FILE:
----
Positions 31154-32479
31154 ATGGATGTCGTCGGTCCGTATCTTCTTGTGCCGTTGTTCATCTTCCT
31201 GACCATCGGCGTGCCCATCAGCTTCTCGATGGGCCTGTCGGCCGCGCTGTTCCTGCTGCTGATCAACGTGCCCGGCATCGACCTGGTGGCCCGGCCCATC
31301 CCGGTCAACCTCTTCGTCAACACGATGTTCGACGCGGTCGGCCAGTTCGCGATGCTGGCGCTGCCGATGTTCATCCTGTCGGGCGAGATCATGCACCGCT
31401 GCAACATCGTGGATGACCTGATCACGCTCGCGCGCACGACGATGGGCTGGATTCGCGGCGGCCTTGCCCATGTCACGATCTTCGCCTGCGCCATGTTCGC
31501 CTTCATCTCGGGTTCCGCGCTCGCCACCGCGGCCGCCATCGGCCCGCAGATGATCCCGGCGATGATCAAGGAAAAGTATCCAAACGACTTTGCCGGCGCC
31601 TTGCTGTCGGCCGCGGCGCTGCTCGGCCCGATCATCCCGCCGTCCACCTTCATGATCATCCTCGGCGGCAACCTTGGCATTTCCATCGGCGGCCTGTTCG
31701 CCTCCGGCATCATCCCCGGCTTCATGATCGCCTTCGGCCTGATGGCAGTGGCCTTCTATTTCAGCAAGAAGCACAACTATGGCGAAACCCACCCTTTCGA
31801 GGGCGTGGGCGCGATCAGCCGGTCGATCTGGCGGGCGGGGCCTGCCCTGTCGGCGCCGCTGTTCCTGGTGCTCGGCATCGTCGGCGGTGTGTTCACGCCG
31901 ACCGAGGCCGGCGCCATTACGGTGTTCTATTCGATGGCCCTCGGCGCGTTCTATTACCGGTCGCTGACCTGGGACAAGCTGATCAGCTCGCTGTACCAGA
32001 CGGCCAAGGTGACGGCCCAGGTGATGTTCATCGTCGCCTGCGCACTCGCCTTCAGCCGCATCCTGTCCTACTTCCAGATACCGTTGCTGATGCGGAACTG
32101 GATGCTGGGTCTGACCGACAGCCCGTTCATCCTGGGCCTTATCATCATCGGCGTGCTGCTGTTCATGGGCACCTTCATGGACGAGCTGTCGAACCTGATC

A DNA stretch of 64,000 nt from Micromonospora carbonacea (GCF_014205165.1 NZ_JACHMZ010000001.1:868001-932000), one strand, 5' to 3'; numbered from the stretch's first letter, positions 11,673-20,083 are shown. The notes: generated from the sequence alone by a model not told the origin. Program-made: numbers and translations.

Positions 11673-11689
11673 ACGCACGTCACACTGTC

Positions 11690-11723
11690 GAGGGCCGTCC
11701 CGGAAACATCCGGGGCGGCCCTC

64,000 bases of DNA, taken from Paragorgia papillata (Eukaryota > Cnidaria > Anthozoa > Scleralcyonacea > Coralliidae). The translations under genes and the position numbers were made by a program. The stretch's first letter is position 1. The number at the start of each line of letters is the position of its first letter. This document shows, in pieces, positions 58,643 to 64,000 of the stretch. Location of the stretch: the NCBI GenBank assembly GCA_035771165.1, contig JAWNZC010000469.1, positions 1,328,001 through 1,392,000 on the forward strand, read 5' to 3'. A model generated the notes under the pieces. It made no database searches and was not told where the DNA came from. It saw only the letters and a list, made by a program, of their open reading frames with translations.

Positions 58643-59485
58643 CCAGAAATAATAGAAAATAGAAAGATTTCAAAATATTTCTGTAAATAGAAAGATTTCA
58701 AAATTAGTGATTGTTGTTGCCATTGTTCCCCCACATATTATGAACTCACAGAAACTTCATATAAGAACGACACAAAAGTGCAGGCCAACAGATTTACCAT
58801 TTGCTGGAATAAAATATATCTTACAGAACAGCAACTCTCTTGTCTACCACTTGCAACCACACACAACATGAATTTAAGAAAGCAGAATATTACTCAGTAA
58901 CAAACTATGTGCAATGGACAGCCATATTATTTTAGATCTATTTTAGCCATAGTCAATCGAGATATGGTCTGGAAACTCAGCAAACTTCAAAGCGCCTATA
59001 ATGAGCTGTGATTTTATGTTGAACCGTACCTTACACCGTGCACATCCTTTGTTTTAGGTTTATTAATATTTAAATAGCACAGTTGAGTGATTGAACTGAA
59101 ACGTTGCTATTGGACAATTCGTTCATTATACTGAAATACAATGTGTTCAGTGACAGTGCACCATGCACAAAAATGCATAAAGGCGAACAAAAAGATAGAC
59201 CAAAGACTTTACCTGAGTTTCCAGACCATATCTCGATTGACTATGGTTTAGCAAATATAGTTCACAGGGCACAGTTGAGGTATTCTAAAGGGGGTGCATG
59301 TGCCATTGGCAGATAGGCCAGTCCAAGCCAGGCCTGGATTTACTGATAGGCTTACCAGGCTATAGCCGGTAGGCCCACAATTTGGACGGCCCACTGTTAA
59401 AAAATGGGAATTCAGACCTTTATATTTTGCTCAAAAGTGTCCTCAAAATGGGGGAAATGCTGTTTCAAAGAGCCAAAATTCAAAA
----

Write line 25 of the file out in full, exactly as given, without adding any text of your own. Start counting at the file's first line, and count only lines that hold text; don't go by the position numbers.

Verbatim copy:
59001 ATGAGCTGTGATTTTATGTTGAACCGTACCTTACACCGTGCACATCCTTTGTTTTAGGTTTATTAATATTTAAATAGCACAGTTGAGTGATTGAACTGAA